Water1st

year 2, week 12:  this week i'm gonna... give access to clean water

Isra Jahan

Isra Jahan

Isra Jahan, a smiley, smart 12-year-old living in Dhaka, Bangladesh, dreams of one day becoming a doctor who serves poor clients. Her father, Ibrahim, works as a street vendor, selling snacks from his handcart, but his meager earnings are not enough to pay for an apartment with running water. So, like roughly 1 in 4 of the city’s 17 million people, Isra and her family live in an urban slum, a densely populated makeshift district that typically has no access to water or toilets. Isra has grown up spending her days walking to the river to retrieve water for her family, leaving no time for her to attend school.

Walking to collect water for their families is the arduous task faced by 200 million women and girls worldwide. Women, who spend up to five hours a day fetching water, have no time to participate in income-generating activities. And 100 million children, mostly girls, receive no education because they spend their days carrying water.

Access to clean running water is something that most of us in the United States take for granted, but impoverished communities around the world lack the infrastructure, funding, and training necessary to build and maintain water supply and sanitation systems. To meet this challenge, Water1st has set up successful water projects in Bangladesh, India, Ethiopia, and Honduras, and it continues to expand its programs through the development of local partnerships.

Kirk Anderson, Director of International Programs, with Isra at her new water tap

Kirk Anderson, Director of International Programs, with Isra at her new water tap

With the aid of funding from Water1st, a Bangladeshi organization called Dushtha Shasthya Kendra (DSK) helped the Jahans and their neighbors construct a water system right in their compound. DSK provided loans, helped the community members plan and implement the system, and continues to work with residents to monitor and expand their water supply. Clean water is now readily available for all their needs, bringing dignity and basic services to the urban poor.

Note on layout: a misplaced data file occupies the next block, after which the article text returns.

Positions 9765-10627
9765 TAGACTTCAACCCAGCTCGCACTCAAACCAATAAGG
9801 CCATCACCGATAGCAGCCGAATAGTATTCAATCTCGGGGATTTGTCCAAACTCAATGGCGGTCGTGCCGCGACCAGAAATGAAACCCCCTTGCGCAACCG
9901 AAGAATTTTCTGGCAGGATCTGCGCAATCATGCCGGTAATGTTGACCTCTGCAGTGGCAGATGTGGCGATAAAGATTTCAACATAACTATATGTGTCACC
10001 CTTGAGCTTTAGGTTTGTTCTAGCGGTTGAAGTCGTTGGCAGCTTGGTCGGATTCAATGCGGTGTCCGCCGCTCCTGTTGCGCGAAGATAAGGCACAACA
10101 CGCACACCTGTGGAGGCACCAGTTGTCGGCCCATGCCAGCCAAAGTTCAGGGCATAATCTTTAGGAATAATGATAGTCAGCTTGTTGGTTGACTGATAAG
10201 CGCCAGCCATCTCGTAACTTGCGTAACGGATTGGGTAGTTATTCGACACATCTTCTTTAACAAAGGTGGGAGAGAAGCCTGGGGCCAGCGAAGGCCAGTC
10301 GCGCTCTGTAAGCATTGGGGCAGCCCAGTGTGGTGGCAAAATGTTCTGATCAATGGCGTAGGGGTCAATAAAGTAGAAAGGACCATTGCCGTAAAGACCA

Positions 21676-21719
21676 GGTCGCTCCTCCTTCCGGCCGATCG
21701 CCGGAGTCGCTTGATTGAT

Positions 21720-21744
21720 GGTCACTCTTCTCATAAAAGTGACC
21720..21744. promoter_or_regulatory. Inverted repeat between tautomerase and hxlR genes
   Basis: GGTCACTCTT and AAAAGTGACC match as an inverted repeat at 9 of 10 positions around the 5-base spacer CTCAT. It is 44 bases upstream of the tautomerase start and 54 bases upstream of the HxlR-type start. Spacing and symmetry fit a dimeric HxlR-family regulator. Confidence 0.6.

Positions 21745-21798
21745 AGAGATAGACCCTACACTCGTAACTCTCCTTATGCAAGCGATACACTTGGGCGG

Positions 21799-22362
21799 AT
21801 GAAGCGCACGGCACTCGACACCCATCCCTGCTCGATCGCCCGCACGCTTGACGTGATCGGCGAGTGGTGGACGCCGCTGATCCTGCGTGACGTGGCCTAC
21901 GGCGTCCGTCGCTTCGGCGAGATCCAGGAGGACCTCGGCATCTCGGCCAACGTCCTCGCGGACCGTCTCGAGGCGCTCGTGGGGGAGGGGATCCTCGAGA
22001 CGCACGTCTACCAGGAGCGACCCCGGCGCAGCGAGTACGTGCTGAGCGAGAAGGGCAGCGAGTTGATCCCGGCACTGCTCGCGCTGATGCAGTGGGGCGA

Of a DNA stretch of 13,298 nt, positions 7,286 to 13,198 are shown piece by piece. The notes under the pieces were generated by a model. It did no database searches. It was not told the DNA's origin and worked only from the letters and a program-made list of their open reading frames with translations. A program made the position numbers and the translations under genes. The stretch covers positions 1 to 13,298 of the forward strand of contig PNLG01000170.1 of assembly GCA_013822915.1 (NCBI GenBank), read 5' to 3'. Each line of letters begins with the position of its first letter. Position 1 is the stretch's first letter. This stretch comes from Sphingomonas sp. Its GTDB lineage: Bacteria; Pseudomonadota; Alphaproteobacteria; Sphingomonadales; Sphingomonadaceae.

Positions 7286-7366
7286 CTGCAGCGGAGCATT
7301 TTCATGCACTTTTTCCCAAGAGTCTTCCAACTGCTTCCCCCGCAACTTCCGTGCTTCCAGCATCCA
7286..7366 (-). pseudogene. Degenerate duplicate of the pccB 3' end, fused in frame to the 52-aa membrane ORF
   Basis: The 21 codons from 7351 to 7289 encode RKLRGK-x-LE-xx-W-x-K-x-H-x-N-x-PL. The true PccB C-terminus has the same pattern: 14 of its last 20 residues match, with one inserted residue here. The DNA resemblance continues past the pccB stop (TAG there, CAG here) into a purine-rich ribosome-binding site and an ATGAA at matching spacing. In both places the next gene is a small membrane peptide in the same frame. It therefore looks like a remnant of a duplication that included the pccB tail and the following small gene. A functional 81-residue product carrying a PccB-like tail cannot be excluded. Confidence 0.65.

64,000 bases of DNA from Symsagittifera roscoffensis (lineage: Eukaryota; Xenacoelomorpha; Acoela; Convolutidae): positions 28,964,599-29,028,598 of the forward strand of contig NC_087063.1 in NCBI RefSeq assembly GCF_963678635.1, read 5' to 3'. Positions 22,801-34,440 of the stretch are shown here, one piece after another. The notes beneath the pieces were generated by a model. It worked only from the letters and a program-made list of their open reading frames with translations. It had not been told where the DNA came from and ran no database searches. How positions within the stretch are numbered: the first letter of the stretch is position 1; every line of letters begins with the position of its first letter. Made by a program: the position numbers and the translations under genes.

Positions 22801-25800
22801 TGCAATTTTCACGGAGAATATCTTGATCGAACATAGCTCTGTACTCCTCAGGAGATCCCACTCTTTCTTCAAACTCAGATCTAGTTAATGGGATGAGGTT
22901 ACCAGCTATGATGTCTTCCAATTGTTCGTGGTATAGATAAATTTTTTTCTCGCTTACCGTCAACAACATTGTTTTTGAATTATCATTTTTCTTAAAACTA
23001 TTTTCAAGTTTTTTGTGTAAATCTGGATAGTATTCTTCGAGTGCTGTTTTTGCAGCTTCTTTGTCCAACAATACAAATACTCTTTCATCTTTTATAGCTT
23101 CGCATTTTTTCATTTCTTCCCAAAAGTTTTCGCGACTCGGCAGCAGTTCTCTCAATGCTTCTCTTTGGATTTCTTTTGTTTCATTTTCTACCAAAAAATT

Isra is especially excited—instead of walking to the river every day to collect water, she can stay in school and pursue her dream of becoming a doctor.


 
 

Water1st believes everyone should have access to a clean, permanent water supply and a sanitary toilet. A grassroots organization of more than 7,000 supporters, Water1st works in water-deprived areas around the world to combat the global water crisis, and has given over $15 million since 2005 to fund water projects in four countries. Although 35-50% of water projects typically fail within the first five years, every one of Water1st’s 1,937 projects continues to thrive, transforming the lives of over 168,000 people.

Community empowerment is the key to Water1st's stunning success rate; rather than simply writing checks or donating drills, Water1st develops long-term relationships with local organizations to create lasting, community-based water supply solutions. Community members receive extensive training to build, operate, and maintain their projects in perpetuity. The Water1st approach enables the world’s poorest people to implement and sustain vital projects that integrate clean water supply, toilets, and hygiene education.


In addition to working directly with water-deprived communities, Water1st works to inspire the next generation of global leaders through The Global Fellows program. The program was developed to expose high school students to the complexities of poverty and the importance of a community-led philosophy of development, with the intent to encourage effective development strategies moving forward.

Global Fellows experiencing the walk for water in Ethiopia

Global Fellows experiencing the walk for water in Ethiopia

Recently, the 2016 -2017 Water1st Global Fellows cohort participated in an intensive global development field seminar in the Water1st project community of rural Lempira, Honduras. The Water1st curriculum prepares students for a field seminar in extremely poor communities and includes resources and guidance to support the analytical thinking process around the topic of global development. Global Fellows learn the importance of entering project communities with respect, humility, and a willingness to listen and learn from underprivileged people who understand their needs best.

Lauren with kids in Lempira

Lauren with kids in Lempira

Global Fellows end their journey with a new perspective and a powerful voice to advocate for those in need. Lauren, a 10th grader from Seattle, has done two trips with Water1st. She says, “Six years ago, I went to Ethiopia with Water1st and the trip opened my eyes to a whole other part of the world I didn’t even know existed. I became motivated to make a difference in people’s lives. Looking back on that trip, I have realized that Water1st has shaped me into the person I am today and I am forever grateful. By traveling to Honduras with Water1st, I have gained new perspective on social issues and the water crisis.”


Notes for this week:

  • March 22nd is World Water Day!
  • Our collective givetwig donation will sponsor clean water and a toilet for approximately 9-10 people.
  • For more information regarding Water1st, please check out their website.
 

this week i'm gonna donate to Water1st.

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